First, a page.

our everyday life

How to Bring Quality Awareness to Your Employees

by Stan Mack

Improving quality awareness within an organization starts with management. Your employees might not know what your quality standards are or might not fully understand how quality affects the company’s financial bottom line. Increase quality awareness by educating your employees and by implementing policies that motivate compliance.

Creating Standards

Explain the company’s quality objectives, detailing the responsibilities of individual employees. For example, draft a policy that lays out what you expect from each of your employees and how you will measure compliance. Include clear consequences for consistently low quality work. For instance, initial verbal warnings might be followed with a suspension or firing if an employee repeatedly ignores quality standards.

Meet Regularly

Meeting regularly helps keep quality issues front and center, according to the book Total Quality Management by Poornima M. Charantimath. For example, have managers meet with employees to discuss ongoing quality issues. This allows managers to promote quality awareness and also allows employees to provide important feedback such as notifying management of brewing problems.

Explain the Consequences

Your employees might not understand the consequences of poor quality work, according to the book Environmental and Quality Systems Integration by William C. Culley. Explain how low quality standards can threaten the company and their jobs. For example, a bakery owner might drive home the importance of high quality by explaining how low-quality products will hurt the bakery’s reputation in the local community. As a result, business would slow and layoffs would become necessary. Equally, your employees might not understand how high-quality work improves the company’s prospects and thus their own. For example, an auto-repair shop owner might explain that high-quality work will increase customer retention, which will lead to job security.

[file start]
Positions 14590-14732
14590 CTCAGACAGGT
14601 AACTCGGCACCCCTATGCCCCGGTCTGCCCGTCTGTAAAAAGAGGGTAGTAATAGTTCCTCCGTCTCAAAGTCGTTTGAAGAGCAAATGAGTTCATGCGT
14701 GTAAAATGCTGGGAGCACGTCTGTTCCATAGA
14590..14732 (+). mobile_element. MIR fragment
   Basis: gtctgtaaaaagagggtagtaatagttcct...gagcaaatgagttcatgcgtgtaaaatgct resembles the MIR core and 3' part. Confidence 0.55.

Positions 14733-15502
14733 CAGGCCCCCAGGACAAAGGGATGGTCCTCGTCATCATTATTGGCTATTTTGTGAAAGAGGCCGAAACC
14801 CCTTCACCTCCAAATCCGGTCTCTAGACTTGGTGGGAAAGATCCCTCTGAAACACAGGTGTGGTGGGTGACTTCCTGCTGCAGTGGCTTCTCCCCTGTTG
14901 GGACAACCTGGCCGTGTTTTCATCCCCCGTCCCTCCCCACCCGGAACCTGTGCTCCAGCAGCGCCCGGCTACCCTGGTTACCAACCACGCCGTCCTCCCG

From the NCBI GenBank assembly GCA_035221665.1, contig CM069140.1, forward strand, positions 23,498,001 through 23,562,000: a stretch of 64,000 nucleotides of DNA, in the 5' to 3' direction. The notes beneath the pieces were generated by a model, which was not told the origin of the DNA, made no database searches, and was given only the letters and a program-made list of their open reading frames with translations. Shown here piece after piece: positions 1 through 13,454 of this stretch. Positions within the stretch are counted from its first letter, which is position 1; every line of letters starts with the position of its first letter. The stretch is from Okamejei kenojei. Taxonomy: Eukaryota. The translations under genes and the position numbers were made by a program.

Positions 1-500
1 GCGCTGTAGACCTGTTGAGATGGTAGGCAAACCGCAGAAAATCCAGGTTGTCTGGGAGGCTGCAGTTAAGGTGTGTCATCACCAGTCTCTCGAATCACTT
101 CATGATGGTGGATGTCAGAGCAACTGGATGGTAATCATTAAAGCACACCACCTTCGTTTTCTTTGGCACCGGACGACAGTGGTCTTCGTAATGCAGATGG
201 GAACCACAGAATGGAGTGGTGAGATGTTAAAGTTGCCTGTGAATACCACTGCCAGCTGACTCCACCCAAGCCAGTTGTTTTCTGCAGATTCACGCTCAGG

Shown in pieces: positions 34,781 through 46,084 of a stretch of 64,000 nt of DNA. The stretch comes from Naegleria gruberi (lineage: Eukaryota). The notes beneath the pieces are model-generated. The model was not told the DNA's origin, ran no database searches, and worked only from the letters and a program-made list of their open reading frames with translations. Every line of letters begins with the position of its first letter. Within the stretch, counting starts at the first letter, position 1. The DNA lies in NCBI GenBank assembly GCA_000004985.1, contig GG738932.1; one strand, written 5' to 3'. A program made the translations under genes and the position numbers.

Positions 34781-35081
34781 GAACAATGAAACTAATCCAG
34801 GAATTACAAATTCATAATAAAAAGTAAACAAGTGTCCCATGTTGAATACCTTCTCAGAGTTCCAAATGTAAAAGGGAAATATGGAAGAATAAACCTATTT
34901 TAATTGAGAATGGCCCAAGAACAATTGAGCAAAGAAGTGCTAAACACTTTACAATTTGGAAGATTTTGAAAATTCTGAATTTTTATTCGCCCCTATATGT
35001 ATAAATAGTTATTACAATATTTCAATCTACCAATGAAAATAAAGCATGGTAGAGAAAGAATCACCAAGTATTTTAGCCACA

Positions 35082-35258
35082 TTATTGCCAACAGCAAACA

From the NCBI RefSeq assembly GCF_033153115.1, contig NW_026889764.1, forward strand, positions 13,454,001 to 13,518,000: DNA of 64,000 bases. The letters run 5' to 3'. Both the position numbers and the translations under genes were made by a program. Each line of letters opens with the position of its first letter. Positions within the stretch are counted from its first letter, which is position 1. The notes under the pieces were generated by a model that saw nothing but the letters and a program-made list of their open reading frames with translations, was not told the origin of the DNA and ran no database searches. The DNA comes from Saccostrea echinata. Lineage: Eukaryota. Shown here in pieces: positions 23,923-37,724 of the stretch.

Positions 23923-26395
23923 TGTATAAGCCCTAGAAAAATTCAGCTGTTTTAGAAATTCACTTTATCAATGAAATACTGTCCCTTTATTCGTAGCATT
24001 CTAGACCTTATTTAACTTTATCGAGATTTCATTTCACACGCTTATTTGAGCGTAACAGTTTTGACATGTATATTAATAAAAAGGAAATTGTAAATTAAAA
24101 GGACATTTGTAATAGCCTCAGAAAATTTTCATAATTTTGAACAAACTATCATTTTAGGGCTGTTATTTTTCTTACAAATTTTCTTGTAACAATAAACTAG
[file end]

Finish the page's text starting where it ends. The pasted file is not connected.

Incentives

To promote quality awareness, set up a rewards system that aligns employee incentives with the company’s quality goals. For example, a bakery owner might create an “Employee of the Month” prize to reward the worker who most closely follows quality protocols, such as keeping equipment clean and following recipes to the letter. An auto-repair shop owner could give bonuses to employees whose quality work brings customers in time and again. The key is to give your employees some extra incentive to comply with your quality standards.

About the Author

Stan Mack is a business writer specializing in finance, business ethics and human resources. His work has appeared in the online editions of the "Houston Chronicle" and "USA Today," among other outlets. Mack studied philosophy and economics at the University of Memphis.

Photo Credits

  • Comstock/Comstock/Getty Images